On Monday, oil prices spiked roughly 14% following the weekend’s surprise siege in Saudi Arabia. In turn, many oil experts are concerned about a risk premium being priced back into the oil markets for an extended period.
“There has really been no geopolitical risk premium in oil prices for a while now, and clearly we now have a significant geopolitical event,” explained Tortoise managing director of energy Rob Thummel on Yahoo Finance’s The First Trade.
By extension, a prolonged period of higher oil prices thanks to rising geopolitical fears could funnel its way down to more expensive pump prices at U.S. gas stations. That is likely bad news for investors hoping for big quarters out of major gas sellers Costco and BJ’s Wholesale.
While each retail chain normally sees sales pop because of higher gas prices (increased average selling price per gallon), the warehouses tend to price their gas below nearby stations to entice shoppers. What that means is that despite the prospect for higher overall same-store sales due to richer gas prices, the chains will usually earn next to nothing on the profit margin line.
Think zero desire by each retailer to exert pricing power during a period where one would think they would lift prices to compensate for increased costs.
Gross margins take a hit
“Outsized growth in gas (driven by price increases or market share gains) can contribute meaningfully to comparable store sales, but typically weighs on gross margins given that gas is a low-margin category,” points out Goldman Sachs analyst Christopher Prykull.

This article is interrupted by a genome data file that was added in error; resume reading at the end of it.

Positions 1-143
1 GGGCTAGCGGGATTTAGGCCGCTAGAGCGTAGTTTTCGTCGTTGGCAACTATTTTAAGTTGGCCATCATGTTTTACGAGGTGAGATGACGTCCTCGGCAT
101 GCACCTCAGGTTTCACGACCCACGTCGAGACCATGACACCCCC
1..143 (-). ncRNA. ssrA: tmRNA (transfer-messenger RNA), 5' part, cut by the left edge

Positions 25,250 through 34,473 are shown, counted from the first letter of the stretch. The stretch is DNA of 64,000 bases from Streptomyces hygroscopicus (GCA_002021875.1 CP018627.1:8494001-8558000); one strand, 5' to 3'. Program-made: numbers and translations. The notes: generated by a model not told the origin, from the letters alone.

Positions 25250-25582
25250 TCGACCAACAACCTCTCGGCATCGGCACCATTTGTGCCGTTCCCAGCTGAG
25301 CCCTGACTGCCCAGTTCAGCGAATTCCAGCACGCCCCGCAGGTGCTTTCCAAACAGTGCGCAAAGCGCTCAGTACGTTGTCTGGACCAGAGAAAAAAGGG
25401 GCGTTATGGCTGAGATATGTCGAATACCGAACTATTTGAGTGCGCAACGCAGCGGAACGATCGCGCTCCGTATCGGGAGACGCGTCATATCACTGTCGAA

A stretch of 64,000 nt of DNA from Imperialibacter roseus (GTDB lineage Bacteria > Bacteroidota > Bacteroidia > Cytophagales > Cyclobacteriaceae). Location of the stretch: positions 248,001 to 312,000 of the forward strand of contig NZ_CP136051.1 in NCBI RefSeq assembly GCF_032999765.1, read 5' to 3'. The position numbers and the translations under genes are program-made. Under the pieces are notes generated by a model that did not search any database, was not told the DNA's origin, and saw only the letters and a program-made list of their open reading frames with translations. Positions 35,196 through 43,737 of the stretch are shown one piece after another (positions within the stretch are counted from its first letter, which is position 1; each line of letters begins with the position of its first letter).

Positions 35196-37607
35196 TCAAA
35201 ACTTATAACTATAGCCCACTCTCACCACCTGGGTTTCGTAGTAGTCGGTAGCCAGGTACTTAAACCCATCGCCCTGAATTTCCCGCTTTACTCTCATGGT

Prykull provides some helpful historical perspective.
“As a historical example, 2Q18 represents a recent period of higher gas (U.S. regular retail gas was up ~20% during the quarter). During this timeframe, gas sales benefited both BJ’s and Costco comparable store sales by 3 points. Costco’s gross margins declined ~30 basis points (core margins excluding gas were close to flat); BJ’s gross margins increased ~20 basis points (core margins excluding gas were up ~80 basis points),” Prykull writes.
Goldman Sachs estimates that 10% to 15% of sales for Costco and BJ’s Wholesale are leveraged to gas stations. Costco and BJ’s Wholesale operate more than 567 and 138 gas stations, respectively.
Prykull does acknowledge there is a wildcard here: the investor reaction.
Go-to destinations for gas
Although the warehouses may not post blowout quarters during periods of higher gas prices, investors have shown in the past a propensity to rotate into the names as some form of safe-haven trade. The logic is that the warehouses become the go-to destination for shoppers to save money when gas prices are chipping away at their disposable income.
“Given the attractive gas prices at warehouse clubs (used to help drive traffic), it is possible that higher prices could even lead to gas market share gains for BJ’s/Costco (higher prices leading to consumers being even more price-conscious). In late June 2018, the price of WTI oil increased 17% in a little over one week, shares of Costco were up ~4% over the next 30 days (BJ’s was not yet public),” notes Prykull.
In the aforementioned second quarter of 2018 when gas prices popped, Costco and BJ’s saw their stock prices rise 14.5% and 22.1%, respectively, according to Yahoo Finance data. The S&P 500 only rose 8.3% during that same stretch.